State Securities Regulators Update Best Practices to Help Advisers Strengthen Compliance Procedures
WASHINGTON, D.C. (October 15, 2007)– The North American Securities Administrators Association (NASAA) today released an updated series of recommended best practices that investment advisers should consider in order to improve their compliance practices and procedures.
“Our best practices were developed to help regulators and advisers better understand and meet compliance challenges,” said NASAA President and North Dakota Securities Commissioner Karen Tyler. “Advisers can use this information to help strengthen compliance programs and minimize the potential for regulatory violations. Strong compliance programs are an integral ingredient in building and maintaining investor confidence.”
Tyler said the best practices were developed after a nationwide series of coordinated examinations of investment advisers by 43 state and provincial securities examiners revealed a significant number of problem areas. Tyler said 418 examinations of investment advisers were conducted between January 1, 2007 and May 31, 2007. These exams revealed 2,135 deficiencies in 13 compliance areas.
Tyler noted that the 2007 examinations, conducted under the guidance of NASAA’s Investment Adviser Operations Project Group, found a 12 and 19 percent increase respectively in advisers with Registration and Books and Records deficiencies. A slight increase in advisers with Supervisory deficiencies was also noted. The number of advisers with custody deficiencies dropped by 6 percent.
The top five categories with the greatest number of deficiencies identified in the examinations involved registration, unethical business practices, books and records, supervisory/compliance, and privacy.
The examinations revealed that:
- 298 advisers had 504 deficiencies related to registration issues. The top three deficiencies in this category were inconsistencies between parts I and II of form ADV, failing to amend form ADV in a timely manner, and failing to provide or offer to provide the disclosure document to clients annually.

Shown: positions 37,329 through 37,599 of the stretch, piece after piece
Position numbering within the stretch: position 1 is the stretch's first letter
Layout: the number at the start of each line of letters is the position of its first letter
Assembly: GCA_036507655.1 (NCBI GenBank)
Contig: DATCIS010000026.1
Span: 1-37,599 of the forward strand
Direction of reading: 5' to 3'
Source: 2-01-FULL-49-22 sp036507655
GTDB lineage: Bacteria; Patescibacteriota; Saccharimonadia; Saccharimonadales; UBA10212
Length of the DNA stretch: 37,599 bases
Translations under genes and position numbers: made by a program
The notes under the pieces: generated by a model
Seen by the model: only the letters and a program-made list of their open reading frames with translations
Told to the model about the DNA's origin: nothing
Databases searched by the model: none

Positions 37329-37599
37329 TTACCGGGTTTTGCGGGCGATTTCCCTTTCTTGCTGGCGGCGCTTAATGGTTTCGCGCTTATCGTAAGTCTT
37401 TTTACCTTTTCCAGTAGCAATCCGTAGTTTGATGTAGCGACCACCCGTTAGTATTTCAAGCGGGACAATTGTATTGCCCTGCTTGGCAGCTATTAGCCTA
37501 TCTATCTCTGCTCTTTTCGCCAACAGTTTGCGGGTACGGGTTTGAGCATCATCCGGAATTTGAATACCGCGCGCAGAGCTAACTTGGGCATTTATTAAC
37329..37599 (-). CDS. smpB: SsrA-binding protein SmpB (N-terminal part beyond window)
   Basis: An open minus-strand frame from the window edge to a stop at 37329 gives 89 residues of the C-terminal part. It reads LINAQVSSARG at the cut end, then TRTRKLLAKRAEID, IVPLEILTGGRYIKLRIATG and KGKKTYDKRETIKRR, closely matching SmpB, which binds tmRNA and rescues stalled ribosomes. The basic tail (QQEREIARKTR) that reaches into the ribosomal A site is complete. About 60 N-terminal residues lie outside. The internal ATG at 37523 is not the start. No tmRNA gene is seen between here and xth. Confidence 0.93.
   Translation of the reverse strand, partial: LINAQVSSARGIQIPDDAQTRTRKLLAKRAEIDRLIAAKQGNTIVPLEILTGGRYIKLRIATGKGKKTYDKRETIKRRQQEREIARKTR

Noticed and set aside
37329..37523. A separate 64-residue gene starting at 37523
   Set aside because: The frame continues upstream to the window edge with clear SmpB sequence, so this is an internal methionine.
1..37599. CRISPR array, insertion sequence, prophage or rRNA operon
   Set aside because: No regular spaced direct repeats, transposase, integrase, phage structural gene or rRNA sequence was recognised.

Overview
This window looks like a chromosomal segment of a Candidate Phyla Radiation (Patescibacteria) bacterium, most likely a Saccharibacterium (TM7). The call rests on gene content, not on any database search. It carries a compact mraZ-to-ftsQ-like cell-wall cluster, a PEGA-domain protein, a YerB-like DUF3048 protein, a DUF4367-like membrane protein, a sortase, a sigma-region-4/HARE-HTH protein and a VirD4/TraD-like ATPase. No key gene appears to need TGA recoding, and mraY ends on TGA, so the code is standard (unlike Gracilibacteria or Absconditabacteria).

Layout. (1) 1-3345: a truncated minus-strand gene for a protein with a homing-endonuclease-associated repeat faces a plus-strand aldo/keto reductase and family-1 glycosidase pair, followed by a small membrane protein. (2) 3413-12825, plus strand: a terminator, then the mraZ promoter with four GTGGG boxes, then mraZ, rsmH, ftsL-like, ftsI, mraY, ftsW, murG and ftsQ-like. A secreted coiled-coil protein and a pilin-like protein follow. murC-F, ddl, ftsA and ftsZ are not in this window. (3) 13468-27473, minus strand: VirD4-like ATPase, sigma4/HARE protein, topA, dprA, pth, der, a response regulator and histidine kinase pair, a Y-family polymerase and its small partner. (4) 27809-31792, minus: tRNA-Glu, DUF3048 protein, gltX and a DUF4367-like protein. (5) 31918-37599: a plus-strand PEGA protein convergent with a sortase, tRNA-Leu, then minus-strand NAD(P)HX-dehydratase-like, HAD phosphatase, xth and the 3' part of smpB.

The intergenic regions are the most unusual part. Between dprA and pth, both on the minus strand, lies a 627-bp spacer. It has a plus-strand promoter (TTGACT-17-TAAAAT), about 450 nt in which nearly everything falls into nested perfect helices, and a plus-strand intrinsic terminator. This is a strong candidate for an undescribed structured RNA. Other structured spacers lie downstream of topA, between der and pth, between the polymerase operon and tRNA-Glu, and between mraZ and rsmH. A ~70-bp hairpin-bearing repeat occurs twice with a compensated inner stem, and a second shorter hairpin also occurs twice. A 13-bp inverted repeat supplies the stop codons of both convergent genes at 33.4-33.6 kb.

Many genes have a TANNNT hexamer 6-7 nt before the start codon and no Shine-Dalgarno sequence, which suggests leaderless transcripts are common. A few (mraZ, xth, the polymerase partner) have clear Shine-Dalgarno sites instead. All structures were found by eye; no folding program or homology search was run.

- 198 advisers had 318 unethical business practice deficiencies, including contract deficiencies, unsuitable recommendations, excessive fees, and misrepresenting qualifications, services, or fees.
- 189 advisers had 384 deficiencies in the area of preparing and maintaining current and accurate books and records. Not maintaining suitability data and financials were noted as the top two deficiencies in this area.
- 152 advisers had 174 supervisory/compliance deficiencies. The most common deficiency was failure to have any written supervisory/compliance procedures.
Other areas with deficiencies included the preparation and maintenance of financial records, advertising, fees, custody, investment activities, solicitors, performance reporting and hedge funds.
Based on the results of the 2007 coordinated exams, NASAA recommends the following “Best Practices” as a guide to assist advisers in the development of compliance practices and procedures.
- Review and revise the Form ADV and disclosure brochure annually to reflect current and accurate information.
- Review and update all contracts.
- Prepare and maintain all required records including financial records.
- Prepare and maintain client profiles which show suitability information.
- Prepare a written compliance and supervisory procedures manual relevant to the type of business.
- Keep accurate financials. File timely with the jurisdiction. Maintain surety bond if required.
- Calculate and document fees correctly in accordance with contracts and ADV.
- Review and revise all advertisements, including website and performance advertising, for accuracy.
- Implement appropriate custody safeguards, if applicable.
- Review solicitor agreements, disclosure, and delivery procedures.
NASAA is the oldest international organization devoted to investor protection. Its membership consists of the securities administrators in the 50 states, the District of Columbia, Puerto Rico, Canada, and Mexico.
For more information:
Bob Webster, Director of Communications